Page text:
Navigating conflict: How the war in Ukraine changed eagle migration patterns

Posted: 29th May 2024

Photo: Viktar Malyshchyc

Polesia, spanning over 18 million hectares across Poland, Belarus, Ukraine, and Russia, is a crucial refuge for threatened wildlife. The region provides essential ecosystem services such as flood prevention, water supply, and carbon storage. The Polesia project, supported by the Endangered Landscapes & Seascapes Programme, has been working since 2019 to protect and restore this unique landscape. Despite challenges from Russia’s invasion of Ukraine, the project continues its conservation efforts.  

As part of the project, the team has been monitoring greater spotted eagles, which are listed as Vulnerable in the IUCN Red List of Threatened Species. In a new paper published in Current Biology, the team have used tracking data to demonstrate how the war in Ukraine has had an impact on the migration patterns of these charismatic raptors.    

“Armed conflicts can have wide-ranging impacts on the environment, including changes in animal behaviour,” says Charlie Russell of the University of East Anglia, UK. “Our study provides the first quantitative evidence of this, showing how migrating eagles made deviations to avoid conflict events and spent less time refuelling at stopover sites. It also indicates that there are potentially many human activities, beyond wars, that likely change or impact animal behaviour.” 

Researchers from The Estonian University of Life Sciences University, British Trust for Ornithology (BTO), and their in-country partners started tagging greater spotted eagles that were breeding in Belarusian Polesia in 2017. Although the eagles are no longer found in most of Europe, Polesia remains a stronghold for the species. The goal was to track the raptors and identify important areas that the species relies on to inform future conservation efforts.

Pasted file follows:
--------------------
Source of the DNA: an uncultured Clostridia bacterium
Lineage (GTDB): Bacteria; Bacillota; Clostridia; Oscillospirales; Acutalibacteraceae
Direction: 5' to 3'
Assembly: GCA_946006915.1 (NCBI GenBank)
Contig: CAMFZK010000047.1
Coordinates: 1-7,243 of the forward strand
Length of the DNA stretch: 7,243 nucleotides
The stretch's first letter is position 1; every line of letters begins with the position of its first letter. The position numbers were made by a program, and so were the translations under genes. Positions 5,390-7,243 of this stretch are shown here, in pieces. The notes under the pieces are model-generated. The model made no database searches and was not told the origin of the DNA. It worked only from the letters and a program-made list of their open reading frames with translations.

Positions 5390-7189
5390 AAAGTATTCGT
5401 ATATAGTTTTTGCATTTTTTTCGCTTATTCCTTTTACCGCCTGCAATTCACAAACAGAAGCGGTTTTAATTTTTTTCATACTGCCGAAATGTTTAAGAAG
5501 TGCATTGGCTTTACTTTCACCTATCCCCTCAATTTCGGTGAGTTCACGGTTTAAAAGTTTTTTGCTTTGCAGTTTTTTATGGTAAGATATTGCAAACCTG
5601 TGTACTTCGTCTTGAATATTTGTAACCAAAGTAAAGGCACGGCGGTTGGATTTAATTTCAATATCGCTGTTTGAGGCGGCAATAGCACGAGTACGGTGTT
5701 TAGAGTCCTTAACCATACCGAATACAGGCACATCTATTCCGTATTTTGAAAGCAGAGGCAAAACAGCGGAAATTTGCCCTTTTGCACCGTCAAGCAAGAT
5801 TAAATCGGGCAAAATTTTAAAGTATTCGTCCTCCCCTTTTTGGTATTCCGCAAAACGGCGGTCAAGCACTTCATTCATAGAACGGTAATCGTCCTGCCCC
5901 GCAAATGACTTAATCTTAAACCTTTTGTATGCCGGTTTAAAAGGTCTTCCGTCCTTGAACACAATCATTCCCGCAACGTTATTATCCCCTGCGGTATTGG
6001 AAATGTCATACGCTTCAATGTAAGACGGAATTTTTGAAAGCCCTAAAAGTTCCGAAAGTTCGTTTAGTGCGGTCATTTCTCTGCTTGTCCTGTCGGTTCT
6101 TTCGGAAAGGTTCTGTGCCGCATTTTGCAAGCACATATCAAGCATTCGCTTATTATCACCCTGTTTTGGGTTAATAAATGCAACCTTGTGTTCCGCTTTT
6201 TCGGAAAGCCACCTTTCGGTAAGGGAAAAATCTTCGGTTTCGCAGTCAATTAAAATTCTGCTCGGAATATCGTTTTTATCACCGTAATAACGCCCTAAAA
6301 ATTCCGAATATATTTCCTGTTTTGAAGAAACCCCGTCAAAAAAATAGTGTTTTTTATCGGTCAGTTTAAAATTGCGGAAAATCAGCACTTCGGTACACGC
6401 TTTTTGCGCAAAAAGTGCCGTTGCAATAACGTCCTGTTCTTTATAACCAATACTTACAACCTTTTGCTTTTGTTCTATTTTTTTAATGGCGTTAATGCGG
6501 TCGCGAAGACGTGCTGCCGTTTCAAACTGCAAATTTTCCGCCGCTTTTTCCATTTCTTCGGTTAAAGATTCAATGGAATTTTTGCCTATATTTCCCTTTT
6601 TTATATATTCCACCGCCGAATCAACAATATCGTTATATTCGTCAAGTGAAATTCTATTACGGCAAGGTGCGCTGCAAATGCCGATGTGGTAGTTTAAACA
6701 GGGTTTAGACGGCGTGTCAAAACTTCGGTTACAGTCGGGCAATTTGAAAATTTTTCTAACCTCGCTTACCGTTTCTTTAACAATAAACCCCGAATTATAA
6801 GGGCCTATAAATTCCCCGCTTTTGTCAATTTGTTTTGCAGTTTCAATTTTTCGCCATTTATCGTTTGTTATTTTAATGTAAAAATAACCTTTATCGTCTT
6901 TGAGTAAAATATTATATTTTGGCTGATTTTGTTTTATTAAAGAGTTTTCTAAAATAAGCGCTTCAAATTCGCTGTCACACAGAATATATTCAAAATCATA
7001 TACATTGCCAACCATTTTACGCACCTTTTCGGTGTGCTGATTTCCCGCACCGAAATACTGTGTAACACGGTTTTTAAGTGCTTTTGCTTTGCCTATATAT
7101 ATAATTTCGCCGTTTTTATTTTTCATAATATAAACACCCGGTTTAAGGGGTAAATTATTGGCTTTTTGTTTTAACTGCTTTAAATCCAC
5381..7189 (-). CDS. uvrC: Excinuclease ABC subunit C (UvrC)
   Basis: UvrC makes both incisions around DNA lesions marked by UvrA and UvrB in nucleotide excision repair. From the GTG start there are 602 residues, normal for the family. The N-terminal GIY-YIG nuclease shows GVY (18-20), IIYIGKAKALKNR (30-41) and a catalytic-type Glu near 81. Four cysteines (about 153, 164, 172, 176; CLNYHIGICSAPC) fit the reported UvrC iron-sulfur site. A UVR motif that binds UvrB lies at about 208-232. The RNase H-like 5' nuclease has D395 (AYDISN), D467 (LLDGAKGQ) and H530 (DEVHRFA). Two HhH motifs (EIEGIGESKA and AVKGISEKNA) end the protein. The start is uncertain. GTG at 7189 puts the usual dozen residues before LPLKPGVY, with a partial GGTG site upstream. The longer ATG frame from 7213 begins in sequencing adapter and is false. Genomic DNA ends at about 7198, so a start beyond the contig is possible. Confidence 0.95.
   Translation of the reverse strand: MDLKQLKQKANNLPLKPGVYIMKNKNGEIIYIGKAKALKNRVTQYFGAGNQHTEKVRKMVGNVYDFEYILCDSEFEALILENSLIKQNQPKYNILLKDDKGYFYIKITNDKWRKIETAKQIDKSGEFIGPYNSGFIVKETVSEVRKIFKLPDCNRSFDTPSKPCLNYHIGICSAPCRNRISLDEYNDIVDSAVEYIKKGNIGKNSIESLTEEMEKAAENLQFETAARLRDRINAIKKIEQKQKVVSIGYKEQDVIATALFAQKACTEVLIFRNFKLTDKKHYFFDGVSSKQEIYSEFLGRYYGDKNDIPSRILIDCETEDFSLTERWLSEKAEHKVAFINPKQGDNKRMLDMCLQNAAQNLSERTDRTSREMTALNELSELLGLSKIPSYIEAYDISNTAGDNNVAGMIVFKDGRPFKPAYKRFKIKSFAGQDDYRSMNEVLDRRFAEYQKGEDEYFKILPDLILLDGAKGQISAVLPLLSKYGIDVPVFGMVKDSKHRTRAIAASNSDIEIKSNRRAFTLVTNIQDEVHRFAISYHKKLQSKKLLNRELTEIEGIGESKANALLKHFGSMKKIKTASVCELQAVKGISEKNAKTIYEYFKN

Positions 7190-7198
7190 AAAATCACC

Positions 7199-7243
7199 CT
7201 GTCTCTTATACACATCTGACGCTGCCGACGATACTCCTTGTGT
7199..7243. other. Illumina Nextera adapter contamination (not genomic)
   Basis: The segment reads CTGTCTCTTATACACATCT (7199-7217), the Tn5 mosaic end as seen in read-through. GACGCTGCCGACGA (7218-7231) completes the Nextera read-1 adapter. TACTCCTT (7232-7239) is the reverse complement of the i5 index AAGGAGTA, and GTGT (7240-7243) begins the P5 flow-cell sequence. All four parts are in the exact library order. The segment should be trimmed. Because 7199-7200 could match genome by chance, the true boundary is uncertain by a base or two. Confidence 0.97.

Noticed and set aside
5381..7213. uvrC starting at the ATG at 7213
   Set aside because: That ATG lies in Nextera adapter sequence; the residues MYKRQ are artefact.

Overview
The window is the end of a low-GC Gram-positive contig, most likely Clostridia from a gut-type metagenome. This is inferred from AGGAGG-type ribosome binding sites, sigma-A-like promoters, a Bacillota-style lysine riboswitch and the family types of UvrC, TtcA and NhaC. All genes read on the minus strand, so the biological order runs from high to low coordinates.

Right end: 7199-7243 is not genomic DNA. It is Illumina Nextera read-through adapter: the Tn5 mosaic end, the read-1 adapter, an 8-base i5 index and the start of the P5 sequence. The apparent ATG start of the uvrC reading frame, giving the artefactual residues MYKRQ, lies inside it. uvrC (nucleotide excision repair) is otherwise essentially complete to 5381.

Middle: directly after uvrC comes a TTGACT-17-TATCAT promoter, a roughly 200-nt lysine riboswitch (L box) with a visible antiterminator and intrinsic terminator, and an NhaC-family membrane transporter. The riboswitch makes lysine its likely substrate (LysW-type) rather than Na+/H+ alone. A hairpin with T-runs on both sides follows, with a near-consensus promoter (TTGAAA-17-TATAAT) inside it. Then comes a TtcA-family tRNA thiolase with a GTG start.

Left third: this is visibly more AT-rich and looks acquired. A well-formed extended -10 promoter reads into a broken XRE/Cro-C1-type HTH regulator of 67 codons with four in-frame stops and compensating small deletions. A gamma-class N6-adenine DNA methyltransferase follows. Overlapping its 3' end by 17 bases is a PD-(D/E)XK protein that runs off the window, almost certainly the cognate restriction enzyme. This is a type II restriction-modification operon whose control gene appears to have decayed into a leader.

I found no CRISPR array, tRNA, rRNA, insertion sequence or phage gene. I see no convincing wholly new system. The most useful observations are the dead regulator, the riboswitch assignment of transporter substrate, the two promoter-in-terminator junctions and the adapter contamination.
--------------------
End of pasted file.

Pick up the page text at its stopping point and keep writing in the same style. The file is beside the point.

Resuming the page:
A greater spotted eagle which will have migrated from Europe in Lake Manyara National Park, Tanzania. Photo: Daniel Rosengren.

Then, on February 24, 2022, the Russian Federation invaded Ukraine. On March 3, the first of 21 tagged greater spotted eagles crossed into Ukraine on their usual migration. By that time, the conflict had spread from Kyiv and eastern regions to most major cities. 

 “We did not expect to be following these birds as they migrated through an active conflict zone,” Russell says. 

While they may not have expected it, the researchers recognised an opportunity to document the effects of human conflict on wildlife. It’s clear that such human activities must have major impacts, but the effects are usually hard to quantify, especially in conflict zones. 

Using GPS tracking and conflict data, the researchers quantified changes in the eagles’ expected behaviour. In comparison to earlier and more peaceful years, they found that greater spotted eagles used stopover sites less. Stopover sites are essential places to get food, water, and shelter for migrating birds during their long journeys. The eagles also made large deviations from their earlier routes. 

The changes to their migratory behaviour patterns delayed their arrival to the breeding grounds and likely increased the energetic costs to the birds in detrimental ways. Although all  the tagged birds survived, the researchers suspect their experience may continue to affect them into the breeding period and possibly beyond. 

Migratory species can be especially vulnerable to disturbance and change. Photo: Viktar Fenchuck.

“Similar responses have been recorded for birds residing in military training zones, but these new findings that show an impact for migratory species means that disturbance events can have more far-reaching impacts across many more individuals, over greater distances,” says Adham Ashton-Butt of BTO. “The size of the effect on migratory behaviour was also quite large, substantial enough to be detected in a relatively small sample size.” 

 The findings serve as an important reminder that the effects of armed conflicts are wide ranging and stretch beyond the immediate humanitarian crisis, the researchers say. As such, they note, post-conflict recovery also should consider the environmental impact on species and whole ecosystems. The findings also raise important questions about how the conflict in Ukraine—as well as other extreme disturbances caused by humans—may affect many different species, including hundreds of threatened species and millions of migratory birds. 

To find out more about the Polesia restoration landscape, visit their project page. The full paper can be found in Current Biology

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